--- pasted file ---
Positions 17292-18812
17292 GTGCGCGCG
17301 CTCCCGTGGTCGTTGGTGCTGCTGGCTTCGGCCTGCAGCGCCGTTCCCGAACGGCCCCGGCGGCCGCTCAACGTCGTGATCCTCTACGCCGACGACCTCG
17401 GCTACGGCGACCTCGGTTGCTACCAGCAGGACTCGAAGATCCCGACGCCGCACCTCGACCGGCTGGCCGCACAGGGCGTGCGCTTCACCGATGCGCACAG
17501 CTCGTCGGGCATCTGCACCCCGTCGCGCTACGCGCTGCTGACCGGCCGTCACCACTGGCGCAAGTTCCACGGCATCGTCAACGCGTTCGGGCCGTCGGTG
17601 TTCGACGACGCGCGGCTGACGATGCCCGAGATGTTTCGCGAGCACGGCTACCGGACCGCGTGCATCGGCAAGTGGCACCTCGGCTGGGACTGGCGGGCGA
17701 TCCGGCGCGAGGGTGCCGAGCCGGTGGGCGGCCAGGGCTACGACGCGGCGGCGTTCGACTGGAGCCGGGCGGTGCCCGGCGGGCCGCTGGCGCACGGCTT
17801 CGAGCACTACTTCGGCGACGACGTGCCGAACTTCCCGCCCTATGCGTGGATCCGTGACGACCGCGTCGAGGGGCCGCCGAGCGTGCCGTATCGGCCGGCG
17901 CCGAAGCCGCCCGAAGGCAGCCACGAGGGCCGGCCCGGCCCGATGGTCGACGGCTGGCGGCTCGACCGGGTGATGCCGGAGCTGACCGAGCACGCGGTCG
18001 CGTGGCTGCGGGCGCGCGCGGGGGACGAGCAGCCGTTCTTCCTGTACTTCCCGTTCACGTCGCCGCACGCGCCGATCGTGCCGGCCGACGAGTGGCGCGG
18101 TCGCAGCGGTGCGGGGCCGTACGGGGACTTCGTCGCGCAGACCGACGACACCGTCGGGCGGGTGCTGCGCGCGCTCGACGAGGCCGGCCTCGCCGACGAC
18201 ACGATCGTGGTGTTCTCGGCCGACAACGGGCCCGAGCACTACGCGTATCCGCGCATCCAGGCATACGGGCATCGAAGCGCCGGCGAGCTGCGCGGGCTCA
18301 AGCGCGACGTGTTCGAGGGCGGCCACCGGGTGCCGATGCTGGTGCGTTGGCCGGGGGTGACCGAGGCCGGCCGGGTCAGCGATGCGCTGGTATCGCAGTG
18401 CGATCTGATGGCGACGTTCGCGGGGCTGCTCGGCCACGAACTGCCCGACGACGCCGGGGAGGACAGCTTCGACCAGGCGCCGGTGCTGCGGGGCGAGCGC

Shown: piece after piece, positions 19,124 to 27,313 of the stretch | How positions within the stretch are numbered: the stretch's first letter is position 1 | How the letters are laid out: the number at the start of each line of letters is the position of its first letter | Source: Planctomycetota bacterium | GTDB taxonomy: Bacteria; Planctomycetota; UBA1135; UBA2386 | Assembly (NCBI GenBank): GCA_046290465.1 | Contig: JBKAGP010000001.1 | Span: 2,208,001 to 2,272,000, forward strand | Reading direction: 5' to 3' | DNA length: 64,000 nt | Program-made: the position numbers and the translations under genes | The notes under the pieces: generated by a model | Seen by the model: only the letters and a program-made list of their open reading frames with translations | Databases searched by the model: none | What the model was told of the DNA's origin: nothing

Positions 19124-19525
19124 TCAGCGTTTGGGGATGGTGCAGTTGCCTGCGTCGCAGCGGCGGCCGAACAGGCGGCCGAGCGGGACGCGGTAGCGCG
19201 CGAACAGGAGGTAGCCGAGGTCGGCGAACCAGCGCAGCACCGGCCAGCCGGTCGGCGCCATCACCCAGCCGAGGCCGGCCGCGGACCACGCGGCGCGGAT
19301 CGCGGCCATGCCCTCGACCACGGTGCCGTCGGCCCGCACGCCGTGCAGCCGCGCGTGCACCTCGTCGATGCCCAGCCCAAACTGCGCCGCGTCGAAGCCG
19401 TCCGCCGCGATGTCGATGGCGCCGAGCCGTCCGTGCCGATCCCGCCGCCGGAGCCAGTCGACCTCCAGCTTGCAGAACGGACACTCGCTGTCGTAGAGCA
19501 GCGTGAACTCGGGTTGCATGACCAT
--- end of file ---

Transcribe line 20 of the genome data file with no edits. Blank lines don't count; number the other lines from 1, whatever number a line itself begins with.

19401 TCCGCCGCGATGTCGATGGCGCCGAGCCGTCCGTGCCGATCCCGCCGCCGGAGCCAGTCGACCTCCAGCTTGCAGAACGGACACTCGCTGTCGTAGAGCA